Bahai News -- Jubilee to celebrate multi-faith UK
Tuesday, 23 April, 2002, 14:50 GMT 15:50 UK
Jubilee to celebrate multi-faith UK
The Queen has visited mosques abroad
The Queen is to pay her first visit to a UK mosque during her Golden Jubilee tour of the UK, Buckingham Palace has announced.
She will also visit Hindu, Sikh and Jewish groups during the celebrations and other members of the Royal Family will be
making visits to non-Christian religious groups.
The visits are to reflect the important role played by varied religious groups in modern, multi-faith, multi-cultural
Britain, said a palace spokesman.
"The purpose of each of these visits is to...show that non-Christian, as well as Christian, communities are central to
contemporary Britain," he added.
|6 June: Highgate Hill Murugan (Hindu) Temple, London|
24: July: Manchester Jewish Museum
31 July: Scunthorpe Islamic Centre
1 August: Guru Nanak Gurdhwara (Sikh),
Other Royals who will visit non-Christian religious groups include Prince Andrew, who will attend a Baha'i reception in
central London in July.
Prince Edward will visit a Jain temple in Leicester and a Zoroastrian thanksgiving service in north London with his wife
Sophie, according to the palace.
A senior royal will also attend a Buddhist gathering later in the year.
On the evening of 10 June, the Queen will host a reception at the palace for representatives of different faith communities.
Eighty people, aged between 16 and 24, have been chosen through consultation with the UK's nine historic faiths - Baha'i,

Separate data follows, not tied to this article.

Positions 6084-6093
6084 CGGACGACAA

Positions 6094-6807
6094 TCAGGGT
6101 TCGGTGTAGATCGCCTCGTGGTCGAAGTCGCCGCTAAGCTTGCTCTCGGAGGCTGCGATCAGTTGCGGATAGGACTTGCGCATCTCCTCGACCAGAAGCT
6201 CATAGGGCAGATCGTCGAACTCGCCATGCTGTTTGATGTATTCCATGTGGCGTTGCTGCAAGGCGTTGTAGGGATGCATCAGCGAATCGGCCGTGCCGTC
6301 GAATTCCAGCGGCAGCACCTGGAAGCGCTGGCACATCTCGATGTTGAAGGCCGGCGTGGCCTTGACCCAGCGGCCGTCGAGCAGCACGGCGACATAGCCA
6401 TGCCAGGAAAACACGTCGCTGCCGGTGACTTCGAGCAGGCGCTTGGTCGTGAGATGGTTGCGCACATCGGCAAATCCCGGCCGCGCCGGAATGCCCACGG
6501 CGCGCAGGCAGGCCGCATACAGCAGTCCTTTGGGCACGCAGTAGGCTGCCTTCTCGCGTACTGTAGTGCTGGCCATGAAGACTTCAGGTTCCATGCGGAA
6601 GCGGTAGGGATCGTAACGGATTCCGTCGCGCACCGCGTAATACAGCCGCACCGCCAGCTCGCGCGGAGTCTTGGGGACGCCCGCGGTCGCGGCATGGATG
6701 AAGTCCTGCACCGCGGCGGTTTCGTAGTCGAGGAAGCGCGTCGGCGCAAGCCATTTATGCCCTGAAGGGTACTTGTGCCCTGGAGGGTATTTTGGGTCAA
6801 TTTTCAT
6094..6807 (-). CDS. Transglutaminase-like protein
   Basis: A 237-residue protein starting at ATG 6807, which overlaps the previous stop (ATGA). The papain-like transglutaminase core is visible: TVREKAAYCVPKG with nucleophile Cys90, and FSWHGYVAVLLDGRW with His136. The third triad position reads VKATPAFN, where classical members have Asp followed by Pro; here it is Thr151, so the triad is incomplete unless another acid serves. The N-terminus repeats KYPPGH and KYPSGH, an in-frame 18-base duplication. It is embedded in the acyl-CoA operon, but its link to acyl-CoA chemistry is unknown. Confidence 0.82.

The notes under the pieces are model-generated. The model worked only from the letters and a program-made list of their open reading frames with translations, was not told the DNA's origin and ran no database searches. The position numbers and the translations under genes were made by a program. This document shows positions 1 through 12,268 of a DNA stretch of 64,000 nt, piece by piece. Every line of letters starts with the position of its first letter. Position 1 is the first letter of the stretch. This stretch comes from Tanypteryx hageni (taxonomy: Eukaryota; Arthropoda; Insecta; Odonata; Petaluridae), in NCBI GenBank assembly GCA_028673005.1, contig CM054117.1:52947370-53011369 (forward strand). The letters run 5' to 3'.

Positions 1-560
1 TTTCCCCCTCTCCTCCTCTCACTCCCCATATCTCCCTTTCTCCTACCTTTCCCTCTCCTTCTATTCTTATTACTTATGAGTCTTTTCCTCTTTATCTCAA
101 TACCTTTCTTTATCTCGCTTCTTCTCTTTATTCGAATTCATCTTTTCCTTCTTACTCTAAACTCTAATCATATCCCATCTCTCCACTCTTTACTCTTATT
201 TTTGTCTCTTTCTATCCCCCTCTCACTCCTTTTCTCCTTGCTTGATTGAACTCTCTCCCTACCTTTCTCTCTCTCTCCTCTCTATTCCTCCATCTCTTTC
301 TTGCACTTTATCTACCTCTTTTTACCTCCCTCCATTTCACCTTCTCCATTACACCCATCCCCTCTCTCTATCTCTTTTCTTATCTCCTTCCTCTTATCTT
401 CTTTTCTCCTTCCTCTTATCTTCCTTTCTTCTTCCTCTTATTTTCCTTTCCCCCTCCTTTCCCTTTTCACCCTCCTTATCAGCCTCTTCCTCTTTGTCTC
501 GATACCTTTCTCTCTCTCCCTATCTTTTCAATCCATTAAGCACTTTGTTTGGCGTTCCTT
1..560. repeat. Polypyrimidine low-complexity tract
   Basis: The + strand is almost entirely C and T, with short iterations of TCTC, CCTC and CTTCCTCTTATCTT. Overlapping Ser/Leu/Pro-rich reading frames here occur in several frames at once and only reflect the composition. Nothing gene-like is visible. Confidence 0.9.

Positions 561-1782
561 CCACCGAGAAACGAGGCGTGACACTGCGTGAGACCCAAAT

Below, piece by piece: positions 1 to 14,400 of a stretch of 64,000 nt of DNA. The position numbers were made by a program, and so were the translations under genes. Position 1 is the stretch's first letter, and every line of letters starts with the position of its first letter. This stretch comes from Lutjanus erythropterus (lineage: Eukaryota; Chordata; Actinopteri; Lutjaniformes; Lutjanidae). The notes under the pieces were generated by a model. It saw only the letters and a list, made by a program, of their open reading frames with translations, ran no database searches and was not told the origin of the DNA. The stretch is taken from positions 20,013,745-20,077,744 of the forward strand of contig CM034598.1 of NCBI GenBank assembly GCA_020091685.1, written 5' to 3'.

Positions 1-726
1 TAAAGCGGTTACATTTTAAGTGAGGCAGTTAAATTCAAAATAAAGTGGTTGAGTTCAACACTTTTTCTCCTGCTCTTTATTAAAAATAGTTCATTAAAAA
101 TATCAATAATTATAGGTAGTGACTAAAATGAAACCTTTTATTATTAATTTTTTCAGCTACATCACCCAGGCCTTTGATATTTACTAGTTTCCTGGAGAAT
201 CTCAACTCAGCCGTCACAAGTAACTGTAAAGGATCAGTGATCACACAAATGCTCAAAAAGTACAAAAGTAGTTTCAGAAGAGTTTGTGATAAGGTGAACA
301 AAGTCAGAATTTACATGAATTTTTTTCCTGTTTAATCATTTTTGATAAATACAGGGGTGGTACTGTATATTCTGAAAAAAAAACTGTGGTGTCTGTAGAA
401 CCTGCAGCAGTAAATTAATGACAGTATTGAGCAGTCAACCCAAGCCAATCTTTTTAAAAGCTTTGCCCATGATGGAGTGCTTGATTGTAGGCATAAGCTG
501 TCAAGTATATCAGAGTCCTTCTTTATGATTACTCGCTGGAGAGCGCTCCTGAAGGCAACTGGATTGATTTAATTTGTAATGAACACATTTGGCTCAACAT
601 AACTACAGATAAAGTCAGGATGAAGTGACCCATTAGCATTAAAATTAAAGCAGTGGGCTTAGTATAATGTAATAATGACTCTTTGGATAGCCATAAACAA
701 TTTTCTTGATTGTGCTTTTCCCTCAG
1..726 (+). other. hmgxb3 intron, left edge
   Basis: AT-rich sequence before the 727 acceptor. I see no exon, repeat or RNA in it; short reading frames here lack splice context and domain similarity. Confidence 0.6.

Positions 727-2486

Buddhism, Christianity, Hinduism, Jainism, Judaism, Islam, Sikhism and Zoroastrianism - local education authorities and the
Independent Schools Council.
The youngsters will also meet Prince Charles at the Golden Jubilee Young People's Youth Forum in St James's Palace.
Minister for young people and learning Ivan Lewis called the forum "a tribute to the idealism of young people and proof of
the positive spirit in which faith communities are responding to the Golden Jubilee".
The Queen will host a reception at Buckingham Palace|
Culture secretary Tessa Jowell said the event would be "truly representative, inclusive and ground-breaking".
"With delegates coming from as far afield as Cornwall and the Western Isles, we hope it will act as a model for similar
The government had been "particularly keen the multi-faith nature of UK society" be reflected in the celebrations, Ms Jowell
"The Jubilee is bringing together young people from England, Northern Ireland, Scotland and Wales to explore what it means to
be a young person of faith."
Muslims, Hindus, Sikhs and Jews are the four largest British non-Christian groups.
©Copyright 2002, BBC (UK)
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